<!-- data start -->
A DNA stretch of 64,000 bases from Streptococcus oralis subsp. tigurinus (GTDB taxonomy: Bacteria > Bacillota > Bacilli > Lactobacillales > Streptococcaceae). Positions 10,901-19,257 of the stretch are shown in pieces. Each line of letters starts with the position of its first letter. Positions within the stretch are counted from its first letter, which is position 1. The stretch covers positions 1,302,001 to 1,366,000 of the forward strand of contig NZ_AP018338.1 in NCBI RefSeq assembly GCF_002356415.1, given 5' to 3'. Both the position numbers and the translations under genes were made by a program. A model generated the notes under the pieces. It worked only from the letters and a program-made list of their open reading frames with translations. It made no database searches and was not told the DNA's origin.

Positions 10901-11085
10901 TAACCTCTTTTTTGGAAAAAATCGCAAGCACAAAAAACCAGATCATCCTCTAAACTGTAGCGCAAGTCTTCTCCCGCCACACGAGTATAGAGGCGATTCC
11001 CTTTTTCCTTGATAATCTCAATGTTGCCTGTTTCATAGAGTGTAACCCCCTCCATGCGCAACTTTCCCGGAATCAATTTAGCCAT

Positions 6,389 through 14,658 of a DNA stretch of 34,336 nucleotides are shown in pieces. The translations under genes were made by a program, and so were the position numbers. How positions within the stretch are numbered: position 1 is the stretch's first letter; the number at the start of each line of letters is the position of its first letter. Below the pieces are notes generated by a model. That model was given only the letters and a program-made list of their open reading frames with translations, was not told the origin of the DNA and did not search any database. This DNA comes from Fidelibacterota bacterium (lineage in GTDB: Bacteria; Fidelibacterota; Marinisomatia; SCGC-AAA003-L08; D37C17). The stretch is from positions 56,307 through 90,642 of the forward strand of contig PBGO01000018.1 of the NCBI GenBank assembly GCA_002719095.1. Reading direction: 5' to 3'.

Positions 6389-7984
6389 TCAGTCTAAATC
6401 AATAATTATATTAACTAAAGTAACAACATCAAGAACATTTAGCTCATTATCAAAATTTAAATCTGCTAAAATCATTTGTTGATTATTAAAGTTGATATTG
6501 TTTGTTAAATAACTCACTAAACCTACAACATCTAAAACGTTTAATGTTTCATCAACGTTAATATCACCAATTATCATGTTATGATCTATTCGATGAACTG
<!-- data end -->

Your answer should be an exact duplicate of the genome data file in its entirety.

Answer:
A DNA stretch of 64,000 bases from Streptococcus oralis subsp. tigurinus (GTDB taxonomy: Bacteria > Bacillota > Bacilli > Lactobacillales > Streptococcaceae). Positions 10,901-19,257 of the stretch are shown in pieces. Each line of letters starts with the position of its first letter. Positions within the stretch are counted from its first letter, which is position 1. The stretch covers positions 1,302,001 to 1,366,000 of the forward strand of contig NZ_AP018338.1 in NCBI RefSeq assembly GCF_002356415.1, given 5' to 3'. Both the position numbers and the translations under genes were made by a program. A model generated the notes under the pieces. It worked only from the letters and a program-made list of their open reading frames with translations. It made no database searches and was not told the DNA's origin.

Positions 10901-11085
10901 TAACCTCTTTTTTGGAAAAAATCGCAAGCACAAAAAACCAGATCATCCTCTAAACTGTAGCGCAAGTCTTCTCCCGCCACACGAGTATAGAGGCGATTCC
11001 CTTTTTCCTTGATAATCTCAATGTTGCCTGTTTCATAGAGTGTAACCCCCTCCATGCGCAACTTTCCCGGAATCAATTTAGCCAT

Positions 6,389 through 14,658 of a DNA stretch of 34,336 nucleotides are shown in pieces. The translations under genes were made by a program, and so were the position numbers. How positions within the stretch are numbered: position 1 is the stretch's first letter; the number at the start of each line of letters is the position of its first letter. Below the pieces are notes generated by a model. That model was given only the letters and a program-made list of their open reading frames with translations, was not told the origin of the DNA and did not search any database. This DNA comes from Fidelibacterota bacterium (lineage in GTDB: Bacteria; Fidelibacterota; Marinisomatia; SCGC-AAA003-L08; D37C17). The stretch is from positions 56,307 through 90,642 of the forward strand of contig PBGO01000018.1 of the NCBI GenBank assembly GCA_002719095.1. Reading direction: 5' to 3'.

Positions 6389-7984
6389 TCAGTCTAAATC
6401 AATAATTATATTAACTAAAGTAACAACATCAAGAACATTTAGCTCATTATCAAAATTTAAATCTGCTAAAATCATTTGTTGATTATTAAAGTTGATATTG
6501 TTTGTTAAATAACTCACTAAACCTACAACATCTAAAACGTTTAATGTTTCATCAACGTTAATATCACCAATTATCATGTTATGATCTATTCGATGAACTG